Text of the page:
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Like part of a cosmic Russian doll, our universe may be nested inside a black hole that is itself part of a larger universe, astronomers announced in April. In turn, all the black holes found so far in our universe may be doorways into alternate realities.
The theory of eternal inflation says our universe is just one of many—and it predicts time in our universe will end in just five billion years, physicists said in October.
"Dark flow" is no fluke, suggests a March study that strengthened the case for unknown, unseen "structures" lurking on the outskirts of creation.
The theory of gravity proposed by Albert Einstein nearly a century ago can explain the dance of galaxies around one another just as well as it can model the motion of planets around the sun, according to a study released in March.
In the immediate aftermath of the big bang, the universe behaved like a very dense, superhot liquid, according to data released in December from the Large Hadron Collider.
About 13.7 billion years ago, the big bang created a big mess of matter that eventually gave rise to life, the universe, and everything. Now a new material, first described in August, may help scientists understand why.
Unusually short but intense "fireballs" in the distant universe, dubbed gamma-ray bursts, might be created by the plucking of invisible cosmic strings—ultradense flaws in space-time—an August study suggested.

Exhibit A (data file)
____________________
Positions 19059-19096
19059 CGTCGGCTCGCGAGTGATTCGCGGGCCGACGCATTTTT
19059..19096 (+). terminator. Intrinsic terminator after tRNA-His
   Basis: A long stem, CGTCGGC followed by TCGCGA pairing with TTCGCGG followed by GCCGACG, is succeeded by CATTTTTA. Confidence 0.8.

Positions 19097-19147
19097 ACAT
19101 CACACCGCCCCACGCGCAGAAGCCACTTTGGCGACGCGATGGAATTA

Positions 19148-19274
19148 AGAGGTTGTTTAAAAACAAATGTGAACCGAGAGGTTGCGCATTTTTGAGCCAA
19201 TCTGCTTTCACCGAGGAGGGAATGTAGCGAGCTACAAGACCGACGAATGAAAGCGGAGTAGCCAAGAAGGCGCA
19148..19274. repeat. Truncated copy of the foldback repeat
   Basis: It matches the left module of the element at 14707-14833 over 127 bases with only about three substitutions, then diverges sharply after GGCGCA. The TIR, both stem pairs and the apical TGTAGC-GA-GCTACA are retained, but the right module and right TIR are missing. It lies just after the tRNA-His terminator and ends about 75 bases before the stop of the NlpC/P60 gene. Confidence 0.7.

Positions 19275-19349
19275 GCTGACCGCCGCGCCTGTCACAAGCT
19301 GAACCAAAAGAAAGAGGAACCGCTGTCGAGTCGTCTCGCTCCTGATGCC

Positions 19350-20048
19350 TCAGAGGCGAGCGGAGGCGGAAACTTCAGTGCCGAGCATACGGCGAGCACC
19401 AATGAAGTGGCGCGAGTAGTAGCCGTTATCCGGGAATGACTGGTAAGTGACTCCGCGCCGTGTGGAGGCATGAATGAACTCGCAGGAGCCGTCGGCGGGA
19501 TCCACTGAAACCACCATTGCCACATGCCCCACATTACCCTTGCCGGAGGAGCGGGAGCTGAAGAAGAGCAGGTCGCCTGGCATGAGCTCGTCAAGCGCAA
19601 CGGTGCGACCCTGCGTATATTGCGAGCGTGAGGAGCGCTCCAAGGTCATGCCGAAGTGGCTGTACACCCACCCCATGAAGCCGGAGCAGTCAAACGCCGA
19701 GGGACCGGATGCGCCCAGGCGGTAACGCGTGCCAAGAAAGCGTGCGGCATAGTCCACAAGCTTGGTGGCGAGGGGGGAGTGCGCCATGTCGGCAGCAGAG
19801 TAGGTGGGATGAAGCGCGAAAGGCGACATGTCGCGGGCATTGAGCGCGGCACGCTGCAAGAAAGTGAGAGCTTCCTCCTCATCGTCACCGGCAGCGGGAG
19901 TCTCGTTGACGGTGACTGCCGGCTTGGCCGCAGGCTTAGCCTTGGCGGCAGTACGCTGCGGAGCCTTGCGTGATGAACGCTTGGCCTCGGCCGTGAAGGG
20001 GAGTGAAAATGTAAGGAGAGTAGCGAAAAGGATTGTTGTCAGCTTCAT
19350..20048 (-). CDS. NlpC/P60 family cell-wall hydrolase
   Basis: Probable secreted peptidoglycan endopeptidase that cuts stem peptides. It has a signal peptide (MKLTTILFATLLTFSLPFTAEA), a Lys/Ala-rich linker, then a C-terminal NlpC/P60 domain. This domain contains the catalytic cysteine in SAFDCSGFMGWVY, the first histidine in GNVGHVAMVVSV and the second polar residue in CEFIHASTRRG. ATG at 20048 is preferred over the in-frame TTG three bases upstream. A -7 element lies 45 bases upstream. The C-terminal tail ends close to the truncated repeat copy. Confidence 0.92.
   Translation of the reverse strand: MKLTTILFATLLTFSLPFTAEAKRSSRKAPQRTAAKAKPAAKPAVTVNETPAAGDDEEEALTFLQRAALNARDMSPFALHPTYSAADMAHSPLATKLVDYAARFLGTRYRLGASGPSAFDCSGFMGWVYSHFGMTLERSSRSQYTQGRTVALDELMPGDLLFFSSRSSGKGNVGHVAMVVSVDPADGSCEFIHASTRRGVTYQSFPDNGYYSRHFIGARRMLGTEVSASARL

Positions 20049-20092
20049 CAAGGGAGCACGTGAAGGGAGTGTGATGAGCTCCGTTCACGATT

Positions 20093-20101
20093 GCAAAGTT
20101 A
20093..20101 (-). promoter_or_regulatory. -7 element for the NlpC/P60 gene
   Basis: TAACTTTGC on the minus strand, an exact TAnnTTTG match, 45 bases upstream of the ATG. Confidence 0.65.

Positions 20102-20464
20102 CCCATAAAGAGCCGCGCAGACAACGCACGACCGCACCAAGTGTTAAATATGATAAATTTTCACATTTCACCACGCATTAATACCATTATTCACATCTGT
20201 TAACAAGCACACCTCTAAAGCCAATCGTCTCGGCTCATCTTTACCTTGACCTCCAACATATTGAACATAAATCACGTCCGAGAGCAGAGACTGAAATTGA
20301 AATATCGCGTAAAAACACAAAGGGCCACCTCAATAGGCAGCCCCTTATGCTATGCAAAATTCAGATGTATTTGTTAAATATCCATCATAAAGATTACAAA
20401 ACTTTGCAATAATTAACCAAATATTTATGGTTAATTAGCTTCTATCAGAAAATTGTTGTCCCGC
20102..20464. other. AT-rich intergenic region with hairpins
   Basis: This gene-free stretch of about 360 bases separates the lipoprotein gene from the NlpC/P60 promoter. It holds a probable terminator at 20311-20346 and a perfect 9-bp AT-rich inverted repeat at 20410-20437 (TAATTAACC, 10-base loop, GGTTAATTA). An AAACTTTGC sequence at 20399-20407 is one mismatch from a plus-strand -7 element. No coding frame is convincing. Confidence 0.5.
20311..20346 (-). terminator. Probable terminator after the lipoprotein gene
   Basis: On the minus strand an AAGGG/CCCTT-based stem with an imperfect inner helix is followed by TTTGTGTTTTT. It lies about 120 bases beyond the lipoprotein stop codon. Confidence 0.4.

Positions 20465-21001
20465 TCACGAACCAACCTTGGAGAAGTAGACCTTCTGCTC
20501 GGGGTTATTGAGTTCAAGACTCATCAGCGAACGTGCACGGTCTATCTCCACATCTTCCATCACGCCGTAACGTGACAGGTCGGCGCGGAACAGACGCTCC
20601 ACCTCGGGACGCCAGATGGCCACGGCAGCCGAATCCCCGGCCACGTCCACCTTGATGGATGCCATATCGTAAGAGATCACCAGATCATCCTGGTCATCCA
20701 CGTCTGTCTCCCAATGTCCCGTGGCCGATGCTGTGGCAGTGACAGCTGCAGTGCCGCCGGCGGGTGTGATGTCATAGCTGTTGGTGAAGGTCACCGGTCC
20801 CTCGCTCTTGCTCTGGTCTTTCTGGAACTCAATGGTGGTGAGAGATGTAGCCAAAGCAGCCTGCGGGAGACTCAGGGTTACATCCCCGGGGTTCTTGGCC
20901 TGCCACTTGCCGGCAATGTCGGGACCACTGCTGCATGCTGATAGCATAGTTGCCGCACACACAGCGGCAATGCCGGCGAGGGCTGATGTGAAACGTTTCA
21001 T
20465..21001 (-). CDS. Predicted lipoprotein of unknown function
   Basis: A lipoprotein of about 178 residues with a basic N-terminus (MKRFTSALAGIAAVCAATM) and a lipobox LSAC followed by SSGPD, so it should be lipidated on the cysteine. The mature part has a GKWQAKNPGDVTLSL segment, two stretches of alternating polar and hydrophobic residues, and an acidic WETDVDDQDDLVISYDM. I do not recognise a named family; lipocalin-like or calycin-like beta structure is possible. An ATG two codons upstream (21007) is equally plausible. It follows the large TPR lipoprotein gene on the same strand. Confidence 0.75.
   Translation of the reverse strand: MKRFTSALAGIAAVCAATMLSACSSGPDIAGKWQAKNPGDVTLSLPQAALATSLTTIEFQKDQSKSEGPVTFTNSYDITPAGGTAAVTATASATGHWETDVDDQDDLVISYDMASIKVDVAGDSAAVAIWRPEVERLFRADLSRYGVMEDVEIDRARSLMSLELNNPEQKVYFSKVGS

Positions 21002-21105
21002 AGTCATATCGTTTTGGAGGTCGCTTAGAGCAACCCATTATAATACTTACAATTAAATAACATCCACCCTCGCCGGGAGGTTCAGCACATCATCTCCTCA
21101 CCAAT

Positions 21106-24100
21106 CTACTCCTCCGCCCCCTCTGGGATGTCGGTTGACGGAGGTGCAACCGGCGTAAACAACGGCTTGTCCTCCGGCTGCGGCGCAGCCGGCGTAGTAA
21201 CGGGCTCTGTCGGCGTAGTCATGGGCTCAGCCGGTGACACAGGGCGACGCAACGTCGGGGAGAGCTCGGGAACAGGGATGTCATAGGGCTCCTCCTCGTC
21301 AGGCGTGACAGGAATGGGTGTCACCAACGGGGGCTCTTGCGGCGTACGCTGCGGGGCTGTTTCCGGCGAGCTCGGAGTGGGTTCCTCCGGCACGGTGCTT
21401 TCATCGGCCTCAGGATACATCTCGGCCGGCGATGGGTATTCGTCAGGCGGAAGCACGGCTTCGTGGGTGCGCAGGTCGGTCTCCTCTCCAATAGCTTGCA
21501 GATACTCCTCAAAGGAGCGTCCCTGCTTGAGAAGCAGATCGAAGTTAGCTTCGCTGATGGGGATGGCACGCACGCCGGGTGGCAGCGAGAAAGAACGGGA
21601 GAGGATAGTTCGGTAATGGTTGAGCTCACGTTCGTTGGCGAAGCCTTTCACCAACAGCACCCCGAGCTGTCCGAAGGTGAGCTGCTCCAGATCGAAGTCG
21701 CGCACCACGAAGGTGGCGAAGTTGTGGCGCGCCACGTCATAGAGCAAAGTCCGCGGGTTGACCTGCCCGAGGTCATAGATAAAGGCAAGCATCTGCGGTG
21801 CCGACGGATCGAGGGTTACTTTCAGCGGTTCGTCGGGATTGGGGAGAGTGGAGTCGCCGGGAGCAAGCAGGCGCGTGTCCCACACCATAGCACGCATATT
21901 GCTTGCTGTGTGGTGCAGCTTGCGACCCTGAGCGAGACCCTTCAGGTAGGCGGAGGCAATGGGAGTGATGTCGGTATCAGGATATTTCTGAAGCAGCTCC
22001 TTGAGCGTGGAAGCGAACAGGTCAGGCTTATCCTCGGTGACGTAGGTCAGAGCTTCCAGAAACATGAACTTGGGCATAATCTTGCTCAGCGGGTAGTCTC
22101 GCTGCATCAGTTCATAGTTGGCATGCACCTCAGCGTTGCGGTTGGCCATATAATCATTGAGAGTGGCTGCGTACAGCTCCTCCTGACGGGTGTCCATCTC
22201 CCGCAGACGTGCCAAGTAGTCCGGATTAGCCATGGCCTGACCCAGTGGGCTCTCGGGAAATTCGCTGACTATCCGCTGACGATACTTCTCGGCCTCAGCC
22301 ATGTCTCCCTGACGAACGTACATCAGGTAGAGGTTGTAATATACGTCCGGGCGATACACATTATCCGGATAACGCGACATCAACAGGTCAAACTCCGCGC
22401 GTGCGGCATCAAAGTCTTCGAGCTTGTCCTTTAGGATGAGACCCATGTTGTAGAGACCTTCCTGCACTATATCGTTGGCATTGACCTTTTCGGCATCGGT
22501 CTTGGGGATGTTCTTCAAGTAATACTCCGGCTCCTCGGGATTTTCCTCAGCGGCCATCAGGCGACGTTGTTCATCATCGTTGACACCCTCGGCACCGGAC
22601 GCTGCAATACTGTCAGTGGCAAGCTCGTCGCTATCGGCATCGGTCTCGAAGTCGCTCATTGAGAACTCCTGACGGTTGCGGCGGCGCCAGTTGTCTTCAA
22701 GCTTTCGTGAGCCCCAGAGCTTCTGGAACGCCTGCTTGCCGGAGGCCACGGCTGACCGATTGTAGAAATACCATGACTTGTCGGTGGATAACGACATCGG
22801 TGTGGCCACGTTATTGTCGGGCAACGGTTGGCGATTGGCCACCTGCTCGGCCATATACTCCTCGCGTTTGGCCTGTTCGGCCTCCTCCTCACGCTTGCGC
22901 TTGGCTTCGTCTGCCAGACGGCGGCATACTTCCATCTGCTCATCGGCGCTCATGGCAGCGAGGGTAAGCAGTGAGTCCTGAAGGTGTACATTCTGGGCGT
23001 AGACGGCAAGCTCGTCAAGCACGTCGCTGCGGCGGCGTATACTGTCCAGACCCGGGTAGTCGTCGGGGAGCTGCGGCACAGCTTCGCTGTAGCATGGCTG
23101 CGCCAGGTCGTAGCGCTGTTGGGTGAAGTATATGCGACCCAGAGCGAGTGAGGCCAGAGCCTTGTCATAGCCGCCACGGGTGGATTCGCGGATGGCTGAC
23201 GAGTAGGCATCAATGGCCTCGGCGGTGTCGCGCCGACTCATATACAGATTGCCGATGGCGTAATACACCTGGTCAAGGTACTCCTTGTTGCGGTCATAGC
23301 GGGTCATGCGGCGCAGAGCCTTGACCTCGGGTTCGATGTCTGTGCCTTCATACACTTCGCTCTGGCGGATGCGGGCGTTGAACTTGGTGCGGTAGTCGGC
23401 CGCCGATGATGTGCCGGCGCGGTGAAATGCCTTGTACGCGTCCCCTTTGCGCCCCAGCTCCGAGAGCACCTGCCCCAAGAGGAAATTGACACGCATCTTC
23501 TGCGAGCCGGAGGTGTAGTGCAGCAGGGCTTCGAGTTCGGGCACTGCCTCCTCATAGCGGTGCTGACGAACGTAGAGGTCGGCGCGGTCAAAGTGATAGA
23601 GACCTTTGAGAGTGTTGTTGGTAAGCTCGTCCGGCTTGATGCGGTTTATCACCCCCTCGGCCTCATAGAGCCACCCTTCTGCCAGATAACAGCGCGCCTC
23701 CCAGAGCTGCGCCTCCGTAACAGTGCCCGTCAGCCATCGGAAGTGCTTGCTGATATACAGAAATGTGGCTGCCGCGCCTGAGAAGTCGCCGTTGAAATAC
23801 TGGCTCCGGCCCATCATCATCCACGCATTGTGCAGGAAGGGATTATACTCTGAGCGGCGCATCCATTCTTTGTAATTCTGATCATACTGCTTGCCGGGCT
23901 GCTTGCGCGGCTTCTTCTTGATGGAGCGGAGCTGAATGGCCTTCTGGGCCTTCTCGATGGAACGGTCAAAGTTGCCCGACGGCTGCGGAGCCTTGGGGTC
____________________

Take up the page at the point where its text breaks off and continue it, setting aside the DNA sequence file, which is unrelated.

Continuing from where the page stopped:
Two huge, previously unseen bubbles that emit gamma rays are billowing from the center of the Milky Way galaxy, astronomers suggested in November.
You'll age slightly faster standing on a staircase than you do on the floor below, according to research released in September. The finding is linked to the strange, time-bending effects of Albert Einstein's theories of relativity, which for the first time were shown to affect earthbound distances and time frames.
Buckyballs—molecules whose 60 carbon atoms form stable, hollow spheres—have been found for the first time in space, in the residue of a dead star, astronomers announced in July.
Published December 7, 2010
Did we miss anything? What blew your mind in 2010? Post your comments below.
National Geographic explores how we can feed the growing population without overwhelming the planet in our food series.
On U.S. Labor Day, we honor the people who labor daily to make their lives—and ours—better.
Mars sports a weird crater, a young star gleams in its own reflection, and a new island continues a fiery growth spurt.